EU Drops Bitcoin De-facto Ban Plans

European Union parliament backtracks on banning Bitcoin’s Proof-Of-Work mechanism


The European Union’s (EU) ‘Markets in Cryptoassets Regulation‘ (MiCA) controversial proposal which would have prompted Bitcoin’s (BTC) de facto ban across the EU has been quashed. This is great news for the cryptocurrency community, and a big step forward for digital currencies in general.

Members of the European Parliament (MEPs) voted on Monday against the proposal that would have limited the use of cryptocurrencies that require high-energy processes like Proof-of-Work (POW).

According to a tweet posted by Unstoppable Finance‘s Patrick Hansen, the EU Parliament decided to vote 32-24 against the ban on POW mechanisms underlying cryptos like BTC and Ethereum’s Ether (ETH).

Hansen went on to describe the result of the proposal, which was met with a heavy backlash from the crypto industry when first introduced, as a “big relief and political success for the Bitcoin and crypto community in the EU.”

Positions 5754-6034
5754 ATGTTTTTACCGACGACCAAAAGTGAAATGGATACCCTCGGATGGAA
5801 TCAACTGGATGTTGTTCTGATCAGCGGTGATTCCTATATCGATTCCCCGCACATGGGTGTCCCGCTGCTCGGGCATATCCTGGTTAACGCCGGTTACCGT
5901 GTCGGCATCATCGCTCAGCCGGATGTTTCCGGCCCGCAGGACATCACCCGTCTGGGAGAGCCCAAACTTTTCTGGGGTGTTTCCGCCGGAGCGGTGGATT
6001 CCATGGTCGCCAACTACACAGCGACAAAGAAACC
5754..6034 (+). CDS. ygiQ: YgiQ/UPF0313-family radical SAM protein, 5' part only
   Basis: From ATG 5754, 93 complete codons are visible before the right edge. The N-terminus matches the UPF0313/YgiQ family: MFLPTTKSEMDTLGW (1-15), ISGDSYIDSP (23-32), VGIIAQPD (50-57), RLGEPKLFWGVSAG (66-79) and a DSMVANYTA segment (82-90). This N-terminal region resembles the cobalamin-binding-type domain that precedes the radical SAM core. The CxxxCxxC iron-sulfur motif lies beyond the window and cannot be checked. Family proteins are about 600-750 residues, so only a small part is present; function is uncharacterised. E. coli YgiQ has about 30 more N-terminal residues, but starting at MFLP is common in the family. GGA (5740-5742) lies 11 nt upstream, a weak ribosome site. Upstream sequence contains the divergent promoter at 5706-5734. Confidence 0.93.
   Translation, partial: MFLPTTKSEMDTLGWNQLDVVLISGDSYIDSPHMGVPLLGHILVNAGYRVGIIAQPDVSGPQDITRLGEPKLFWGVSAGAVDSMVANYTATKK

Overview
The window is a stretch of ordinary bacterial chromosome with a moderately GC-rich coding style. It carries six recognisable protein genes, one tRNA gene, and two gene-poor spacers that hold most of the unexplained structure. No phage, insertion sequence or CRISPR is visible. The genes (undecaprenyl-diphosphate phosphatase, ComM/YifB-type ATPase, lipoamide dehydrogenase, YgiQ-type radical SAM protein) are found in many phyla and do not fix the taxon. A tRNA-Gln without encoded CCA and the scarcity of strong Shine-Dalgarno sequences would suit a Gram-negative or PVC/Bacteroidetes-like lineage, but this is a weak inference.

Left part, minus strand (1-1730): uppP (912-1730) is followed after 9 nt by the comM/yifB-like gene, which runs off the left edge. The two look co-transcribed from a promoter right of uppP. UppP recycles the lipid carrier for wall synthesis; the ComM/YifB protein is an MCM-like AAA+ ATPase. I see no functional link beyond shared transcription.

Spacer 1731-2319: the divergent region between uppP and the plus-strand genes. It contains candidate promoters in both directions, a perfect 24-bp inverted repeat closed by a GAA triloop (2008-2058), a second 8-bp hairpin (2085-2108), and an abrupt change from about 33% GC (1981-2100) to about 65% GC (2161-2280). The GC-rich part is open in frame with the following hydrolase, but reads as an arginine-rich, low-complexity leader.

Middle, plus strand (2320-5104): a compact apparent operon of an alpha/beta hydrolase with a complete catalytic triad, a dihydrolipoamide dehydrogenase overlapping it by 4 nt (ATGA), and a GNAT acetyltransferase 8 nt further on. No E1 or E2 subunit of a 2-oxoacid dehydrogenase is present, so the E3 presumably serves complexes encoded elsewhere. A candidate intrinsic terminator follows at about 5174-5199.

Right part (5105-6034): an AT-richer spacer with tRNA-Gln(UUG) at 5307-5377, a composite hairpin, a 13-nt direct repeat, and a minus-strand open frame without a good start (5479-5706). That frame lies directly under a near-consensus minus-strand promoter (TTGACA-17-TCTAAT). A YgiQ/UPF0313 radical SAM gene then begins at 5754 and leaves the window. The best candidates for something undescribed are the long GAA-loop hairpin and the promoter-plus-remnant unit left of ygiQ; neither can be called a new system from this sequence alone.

But we are not out of the woods yet. MiCA rapporteur Stefan Berger called the vote a first-stage win for MiCA as those parlamentarians who voted for the ban could re-start a discussion in a plenary session of the European Parliament if they have support from a tenth of MEPs.

[via coindesk] “First stage win at #MiCA in committee! By accepting my proposal, members have paved the way for future-oriented crypto regulation. It is now a matter of accepting the report as a whole in the final vote & sending out a strong signal for innovation.”

With the rise in popularity of Bitcoin, the cryptocurrency’s controversy over its energy consumption and environmental impact has intensified. Some argue that Bitcoin is a massive energy hog that is destroying the environment, while others claim that its energy consumption is negligible in comparison to other forms of payment.

According to the latest BMC report, Bitcoin accounted for only 0.38% of the world’s carbon dioxide (CO2) emissions in 2021.

Price Action

BTC traded 0.97% lower at $38,624 at press time.

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